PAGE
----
All in all, a good couple months to start the year, and a psychological breakthrough to the $600,000’s.

On to the numbers:

Assets: $691,480 (+1.71%)

  • Cash: $4,500 (+0.00%)
  • Savings: $58,000 (+3.45%)
  • Registered/Retirement Investment Accounts (RRSP): $123,900(+2.06%)
  • Tax Free Savings Accounts (TFSA):  $40,500 (+0.75%)
  • Defined Benefit Pension: $37,900 (+0.80%)
  • Non-Registered Investment Accounts: $33,180 (+14.49%)
  • Smith Manoeuvre Investment Account: $91,000 (+2.59%)
  • Principal Residence: $300,500 (+0.00%) (purchase price adjusted for inflation annually)

Liabilities$82,200 (+0.24%)

  • Principal Residence Mortgage (readvanceable): $0 (0.00%) (Paid off in 2010!)
  • Investment LOC balance: $82,200 (+0.24%)

Total Net Worth: ~$609,280 (+1.91%)

  • Started 2011 with Net Worth: $585,228
  • Year to Date Gain/Loss: +4.11%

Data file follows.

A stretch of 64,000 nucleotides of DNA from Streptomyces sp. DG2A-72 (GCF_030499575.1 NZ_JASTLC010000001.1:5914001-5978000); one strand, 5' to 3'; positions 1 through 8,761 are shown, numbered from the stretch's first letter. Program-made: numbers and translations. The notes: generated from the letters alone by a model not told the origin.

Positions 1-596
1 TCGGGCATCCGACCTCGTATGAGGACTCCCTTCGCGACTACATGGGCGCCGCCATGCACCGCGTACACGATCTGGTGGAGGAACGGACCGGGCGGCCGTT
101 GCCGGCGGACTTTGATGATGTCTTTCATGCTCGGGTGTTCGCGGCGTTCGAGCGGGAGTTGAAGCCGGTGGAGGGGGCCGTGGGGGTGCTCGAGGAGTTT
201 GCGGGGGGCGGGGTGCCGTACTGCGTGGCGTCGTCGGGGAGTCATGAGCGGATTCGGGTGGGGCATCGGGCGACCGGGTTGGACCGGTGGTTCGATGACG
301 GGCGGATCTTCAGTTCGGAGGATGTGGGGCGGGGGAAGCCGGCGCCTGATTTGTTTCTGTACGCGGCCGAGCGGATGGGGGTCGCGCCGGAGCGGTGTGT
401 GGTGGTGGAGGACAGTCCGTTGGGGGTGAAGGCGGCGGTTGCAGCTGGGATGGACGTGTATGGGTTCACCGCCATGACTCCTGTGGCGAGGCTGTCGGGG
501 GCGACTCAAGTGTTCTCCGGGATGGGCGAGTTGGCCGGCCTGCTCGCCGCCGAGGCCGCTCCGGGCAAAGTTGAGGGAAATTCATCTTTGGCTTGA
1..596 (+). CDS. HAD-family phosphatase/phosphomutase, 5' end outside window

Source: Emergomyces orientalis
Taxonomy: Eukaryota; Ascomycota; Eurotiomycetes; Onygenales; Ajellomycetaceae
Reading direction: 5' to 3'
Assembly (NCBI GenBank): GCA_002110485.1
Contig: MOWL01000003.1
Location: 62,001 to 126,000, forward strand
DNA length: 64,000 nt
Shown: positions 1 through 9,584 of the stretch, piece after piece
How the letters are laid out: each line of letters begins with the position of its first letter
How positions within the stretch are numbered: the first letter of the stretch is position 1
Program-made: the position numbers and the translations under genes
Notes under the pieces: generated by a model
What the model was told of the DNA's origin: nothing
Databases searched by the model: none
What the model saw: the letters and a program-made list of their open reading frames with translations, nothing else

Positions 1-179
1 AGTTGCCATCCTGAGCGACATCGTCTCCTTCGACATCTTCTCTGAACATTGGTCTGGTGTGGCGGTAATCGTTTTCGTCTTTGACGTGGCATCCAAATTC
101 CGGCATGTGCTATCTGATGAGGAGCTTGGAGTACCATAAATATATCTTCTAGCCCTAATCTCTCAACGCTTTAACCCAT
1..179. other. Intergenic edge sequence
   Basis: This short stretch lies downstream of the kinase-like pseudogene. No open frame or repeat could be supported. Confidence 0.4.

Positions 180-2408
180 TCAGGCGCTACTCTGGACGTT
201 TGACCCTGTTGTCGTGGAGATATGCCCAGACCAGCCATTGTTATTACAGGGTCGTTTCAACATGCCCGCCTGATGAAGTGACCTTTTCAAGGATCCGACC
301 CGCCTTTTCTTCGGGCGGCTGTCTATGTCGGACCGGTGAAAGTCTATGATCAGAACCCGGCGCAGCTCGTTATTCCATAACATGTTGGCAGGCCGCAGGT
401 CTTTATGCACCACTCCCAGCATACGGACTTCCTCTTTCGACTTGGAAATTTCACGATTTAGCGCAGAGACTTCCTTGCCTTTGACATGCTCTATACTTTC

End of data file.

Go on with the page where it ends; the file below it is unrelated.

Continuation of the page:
Some quick notes and explanations to net worth questions I get often:

The Cash

The $4,500 cash are held in chequing accounts to meet the minimum balance so that we pay no fees (accounting for regular bill payments – ie. our credit card bill). Yes, we do hold no fee accounts also, but I find value in having an account with a full service bank as the relationship with a banker has proven useful.


Our savings accounts are held with PC Financial and ING Direct. We usually hold a fair bit of cash in case “something” comes up. The “something” can be anything that requires cash such as an investment opportunity that requires quick cash or maybe an emergency car/home repair.  We also need cash to cover any future tax liabilities.

Real Estate

Our real estate holdings consist of a primary residence and REITs plus a rental property. The value of the principal residence remains valued at the purchase price (+inflation) despite significant appreciation in the local real estate market.